Nothstein then discussed the governor's pilot program, which creates a block grant for the seven categories in human services. Currently in the program 20 counties will be able to designate which category gets more funding from the state budgeted amount.
"I don't feel we're ready to go into a program like that," he said. "There are too many questions on how it's going to operate."
He noted that he feels the local human services departments that utilize the funding should have more control over designating where the money goes because they know the departments better than the counties.
O'Gurek added that the problem with the block grant program is "10 percent less is 10 percent less."
"If we prescribe to the thinking that we need to put more money into mental health/developmental services, which I'm in favor of, if we do that then it's taking away from Children and Youth, Action Committee, Drug and Alcohol," O'Gurek said. "And when those programs run short and complain, they will say it was the commissioners cutting the funding. It's Harrisburg's way of passing it onto the county. I think the governor's block grant program falls short and I think for that reason the legislature said we're not going to jump into it with all 67 counties. In the past consumers have sued the state for insufficient funds and not providing funds for their responsibilities to deliver in terms of services. If this happens it's likely that those suits will be passed on to the counties because we will not be providing the funding; I think it just pushes the responsibility onto the counties that should be the state's to take care of these people."
Nothstein agreed with O'Gurek's thoughts on the state pushing the responsibility onto the counties.
"The budget is going to hurt us now," he said. "The budget we're going into just started July 1, maybe that 10 percent we just lost was in our budget already. Now we're 10 percent behind on our county budget for the year."
O'Gurek said that the county will probably continue to provide the same amounts in funding for human services because "it's difficult for us to rob Peter to pay Paul and leave one of them short."
He then fired on the house appropriation's continued decision to give the Senate and House members a cost of living increase.
"What gets me is they are sitting there and cut these programs and the house appropriations committee set aside $1.7 million for cost of living raises for the senators and house representatives, and then they're cutting funding for these people who can ill afford not to have services provided for them. I just don't understand this whole thing. I think it's going to be tough for all of us.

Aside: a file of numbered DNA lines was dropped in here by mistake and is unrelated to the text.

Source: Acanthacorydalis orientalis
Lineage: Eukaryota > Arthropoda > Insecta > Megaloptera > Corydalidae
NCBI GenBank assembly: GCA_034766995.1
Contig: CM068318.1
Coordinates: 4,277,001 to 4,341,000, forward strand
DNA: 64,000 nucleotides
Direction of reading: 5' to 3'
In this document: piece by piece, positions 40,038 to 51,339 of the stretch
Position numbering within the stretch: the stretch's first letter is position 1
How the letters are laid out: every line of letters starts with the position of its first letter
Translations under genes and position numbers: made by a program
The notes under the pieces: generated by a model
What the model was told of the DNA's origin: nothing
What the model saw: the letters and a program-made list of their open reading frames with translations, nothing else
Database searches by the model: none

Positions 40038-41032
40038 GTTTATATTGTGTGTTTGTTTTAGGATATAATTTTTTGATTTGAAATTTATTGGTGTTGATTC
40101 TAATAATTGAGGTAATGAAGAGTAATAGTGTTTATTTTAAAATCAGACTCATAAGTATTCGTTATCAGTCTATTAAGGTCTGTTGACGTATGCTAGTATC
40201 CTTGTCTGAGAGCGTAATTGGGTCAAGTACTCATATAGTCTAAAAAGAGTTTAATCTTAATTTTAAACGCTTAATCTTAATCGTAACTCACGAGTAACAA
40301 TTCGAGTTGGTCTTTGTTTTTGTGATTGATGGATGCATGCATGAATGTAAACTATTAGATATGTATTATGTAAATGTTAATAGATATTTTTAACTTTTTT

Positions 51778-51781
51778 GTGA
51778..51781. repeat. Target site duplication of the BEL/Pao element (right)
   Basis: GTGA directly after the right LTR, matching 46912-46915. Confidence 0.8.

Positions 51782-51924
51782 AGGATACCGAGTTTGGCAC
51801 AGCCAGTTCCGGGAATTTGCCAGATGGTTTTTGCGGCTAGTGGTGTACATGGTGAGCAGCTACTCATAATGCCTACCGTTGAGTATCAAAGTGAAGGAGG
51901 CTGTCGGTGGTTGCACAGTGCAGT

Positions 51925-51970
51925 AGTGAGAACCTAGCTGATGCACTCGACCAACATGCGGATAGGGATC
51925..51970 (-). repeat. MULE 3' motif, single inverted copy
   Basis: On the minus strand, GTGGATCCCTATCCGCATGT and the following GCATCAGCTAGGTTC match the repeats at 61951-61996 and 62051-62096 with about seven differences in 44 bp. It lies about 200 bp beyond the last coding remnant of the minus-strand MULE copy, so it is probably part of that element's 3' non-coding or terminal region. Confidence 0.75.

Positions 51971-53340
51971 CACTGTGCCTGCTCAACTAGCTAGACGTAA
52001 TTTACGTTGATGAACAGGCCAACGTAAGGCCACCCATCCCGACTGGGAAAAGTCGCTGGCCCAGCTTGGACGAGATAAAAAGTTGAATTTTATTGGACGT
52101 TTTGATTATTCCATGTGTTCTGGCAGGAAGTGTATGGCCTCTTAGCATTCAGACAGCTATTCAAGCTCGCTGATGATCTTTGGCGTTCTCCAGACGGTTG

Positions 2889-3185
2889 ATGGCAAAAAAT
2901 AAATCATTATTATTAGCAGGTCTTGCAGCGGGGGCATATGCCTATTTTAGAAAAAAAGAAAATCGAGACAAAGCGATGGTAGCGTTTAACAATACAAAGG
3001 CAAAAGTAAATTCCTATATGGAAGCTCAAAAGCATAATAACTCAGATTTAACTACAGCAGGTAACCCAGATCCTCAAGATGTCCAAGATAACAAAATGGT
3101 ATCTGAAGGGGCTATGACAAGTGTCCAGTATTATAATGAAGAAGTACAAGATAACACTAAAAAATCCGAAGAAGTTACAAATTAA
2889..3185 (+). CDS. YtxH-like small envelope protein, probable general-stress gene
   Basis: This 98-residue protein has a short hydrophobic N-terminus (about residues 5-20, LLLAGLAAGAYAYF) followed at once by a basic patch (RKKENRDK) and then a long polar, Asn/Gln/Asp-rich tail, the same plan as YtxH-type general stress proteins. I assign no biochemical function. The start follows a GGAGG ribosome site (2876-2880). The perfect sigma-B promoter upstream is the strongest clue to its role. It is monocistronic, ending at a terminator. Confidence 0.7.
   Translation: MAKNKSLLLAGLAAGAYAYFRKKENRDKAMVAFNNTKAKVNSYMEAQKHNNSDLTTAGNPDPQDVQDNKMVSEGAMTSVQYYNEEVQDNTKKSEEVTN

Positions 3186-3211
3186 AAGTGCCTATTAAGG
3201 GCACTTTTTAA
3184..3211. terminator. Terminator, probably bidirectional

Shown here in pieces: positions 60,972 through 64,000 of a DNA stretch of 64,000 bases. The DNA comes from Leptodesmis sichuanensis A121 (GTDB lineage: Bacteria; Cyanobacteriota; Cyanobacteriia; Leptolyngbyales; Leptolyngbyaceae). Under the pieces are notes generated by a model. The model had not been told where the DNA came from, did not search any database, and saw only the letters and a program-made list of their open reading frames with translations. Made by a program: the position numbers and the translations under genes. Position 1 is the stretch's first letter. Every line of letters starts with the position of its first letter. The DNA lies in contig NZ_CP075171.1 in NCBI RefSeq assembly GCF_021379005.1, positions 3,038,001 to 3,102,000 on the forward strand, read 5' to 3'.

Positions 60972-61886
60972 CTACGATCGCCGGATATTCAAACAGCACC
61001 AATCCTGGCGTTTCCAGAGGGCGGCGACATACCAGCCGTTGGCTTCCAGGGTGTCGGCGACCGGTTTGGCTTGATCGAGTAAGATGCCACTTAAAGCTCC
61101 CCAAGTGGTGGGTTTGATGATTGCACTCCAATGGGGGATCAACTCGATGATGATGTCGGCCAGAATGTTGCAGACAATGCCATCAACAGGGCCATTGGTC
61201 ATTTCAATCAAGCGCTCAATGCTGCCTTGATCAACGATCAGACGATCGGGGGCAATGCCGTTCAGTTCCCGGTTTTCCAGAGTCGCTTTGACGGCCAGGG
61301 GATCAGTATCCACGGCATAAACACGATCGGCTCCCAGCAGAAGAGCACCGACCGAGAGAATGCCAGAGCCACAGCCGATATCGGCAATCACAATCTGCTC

"Lawmakers will tell you by statute they are entitled to cost of living increases because years ago they set it up by law," O'Gurek continued. "Well I don't see any of them lining up to change the statute and there's enough of them. They could all get up and introduce legislation to call for a change of the statute that calls for cost of living increase to be automatic, especially in these tough times."
Gerhard agreed with O'Gurek about the state officials' cost of living increases.
He added that the financial picture is very frustrating.
"I think when Tom Corbett took office as governor he made a pledge not to raise taxes and he's done that," Gerhard said. "But now he's taken that (no new taxes pledge) and put it on the 67 counties, and now as county commissioners we have to accept that burden and we have to make very difficult decisions. Do we raise taxes, what do we do? None of us want to do that. It's very, very frustrating right now."
Nothstein said that the state has made numerous promises over the years to help taxpayers and then went back on their word.
For example, Nothstein said, was the Local Share money from casino revenue. It was initially designed to give property tax relief. Instead only 32 percent goes to relief and other various projects, while the rest of the money is designated for other things.
The commissioners will now face a very challenging budget s